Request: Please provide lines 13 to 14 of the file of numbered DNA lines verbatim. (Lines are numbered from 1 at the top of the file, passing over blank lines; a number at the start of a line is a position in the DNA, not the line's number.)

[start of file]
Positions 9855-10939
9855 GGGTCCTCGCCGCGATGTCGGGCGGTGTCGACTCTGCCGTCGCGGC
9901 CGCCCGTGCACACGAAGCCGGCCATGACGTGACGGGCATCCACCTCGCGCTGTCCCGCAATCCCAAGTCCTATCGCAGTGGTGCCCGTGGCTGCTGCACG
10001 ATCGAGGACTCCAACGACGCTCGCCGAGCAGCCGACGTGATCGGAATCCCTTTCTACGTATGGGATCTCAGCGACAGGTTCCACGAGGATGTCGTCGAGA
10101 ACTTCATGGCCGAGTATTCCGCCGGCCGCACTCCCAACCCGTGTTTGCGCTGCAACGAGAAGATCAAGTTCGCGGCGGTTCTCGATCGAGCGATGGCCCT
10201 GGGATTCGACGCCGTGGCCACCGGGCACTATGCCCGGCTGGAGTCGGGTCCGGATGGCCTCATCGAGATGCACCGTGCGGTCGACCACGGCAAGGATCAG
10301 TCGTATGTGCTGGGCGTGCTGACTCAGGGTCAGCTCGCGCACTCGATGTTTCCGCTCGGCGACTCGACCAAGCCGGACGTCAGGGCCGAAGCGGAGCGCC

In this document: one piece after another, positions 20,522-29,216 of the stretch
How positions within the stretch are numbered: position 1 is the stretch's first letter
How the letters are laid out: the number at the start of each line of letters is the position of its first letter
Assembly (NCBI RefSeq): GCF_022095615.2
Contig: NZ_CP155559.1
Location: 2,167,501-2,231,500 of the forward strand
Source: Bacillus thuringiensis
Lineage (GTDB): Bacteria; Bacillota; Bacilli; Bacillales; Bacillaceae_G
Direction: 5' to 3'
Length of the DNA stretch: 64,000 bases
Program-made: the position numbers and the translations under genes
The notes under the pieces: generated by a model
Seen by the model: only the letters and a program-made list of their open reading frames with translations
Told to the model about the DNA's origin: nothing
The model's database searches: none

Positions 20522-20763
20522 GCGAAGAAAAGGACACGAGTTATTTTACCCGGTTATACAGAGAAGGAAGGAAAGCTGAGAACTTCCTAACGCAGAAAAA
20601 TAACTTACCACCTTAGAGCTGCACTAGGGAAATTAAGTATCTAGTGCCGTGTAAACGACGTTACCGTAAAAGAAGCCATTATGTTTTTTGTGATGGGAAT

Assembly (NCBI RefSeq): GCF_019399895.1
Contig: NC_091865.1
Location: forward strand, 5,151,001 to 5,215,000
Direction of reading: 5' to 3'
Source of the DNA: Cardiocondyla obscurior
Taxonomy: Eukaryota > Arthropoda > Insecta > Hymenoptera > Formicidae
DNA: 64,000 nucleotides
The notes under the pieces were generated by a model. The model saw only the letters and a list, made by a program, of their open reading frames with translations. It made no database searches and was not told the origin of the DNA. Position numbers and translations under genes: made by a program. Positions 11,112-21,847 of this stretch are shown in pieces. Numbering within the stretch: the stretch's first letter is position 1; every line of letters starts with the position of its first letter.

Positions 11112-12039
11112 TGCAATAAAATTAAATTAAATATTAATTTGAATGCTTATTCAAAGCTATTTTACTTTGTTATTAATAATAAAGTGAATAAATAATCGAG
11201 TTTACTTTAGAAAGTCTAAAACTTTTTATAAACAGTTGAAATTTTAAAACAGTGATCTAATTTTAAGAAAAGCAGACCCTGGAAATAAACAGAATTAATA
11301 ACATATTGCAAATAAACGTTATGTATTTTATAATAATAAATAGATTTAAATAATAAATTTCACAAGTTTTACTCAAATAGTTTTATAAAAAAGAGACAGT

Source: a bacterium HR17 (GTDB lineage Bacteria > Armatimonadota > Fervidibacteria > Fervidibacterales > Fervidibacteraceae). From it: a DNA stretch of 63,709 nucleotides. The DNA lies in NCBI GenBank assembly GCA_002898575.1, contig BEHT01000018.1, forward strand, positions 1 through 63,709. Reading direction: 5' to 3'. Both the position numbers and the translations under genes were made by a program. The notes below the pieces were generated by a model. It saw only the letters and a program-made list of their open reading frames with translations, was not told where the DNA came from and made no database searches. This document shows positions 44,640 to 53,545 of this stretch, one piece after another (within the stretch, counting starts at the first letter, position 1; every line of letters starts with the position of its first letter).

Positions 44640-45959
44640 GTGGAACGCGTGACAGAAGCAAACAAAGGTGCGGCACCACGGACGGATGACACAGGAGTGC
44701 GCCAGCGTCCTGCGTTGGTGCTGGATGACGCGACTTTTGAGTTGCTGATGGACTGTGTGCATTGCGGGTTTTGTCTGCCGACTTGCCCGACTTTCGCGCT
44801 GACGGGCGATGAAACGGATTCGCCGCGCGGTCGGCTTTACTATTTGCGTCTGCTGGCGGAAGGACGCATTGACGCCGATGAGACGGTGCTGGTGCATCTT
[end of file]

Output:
Location: 2,167,501-2,231,500 of the forward strand
Source: Bacillus thuringiensis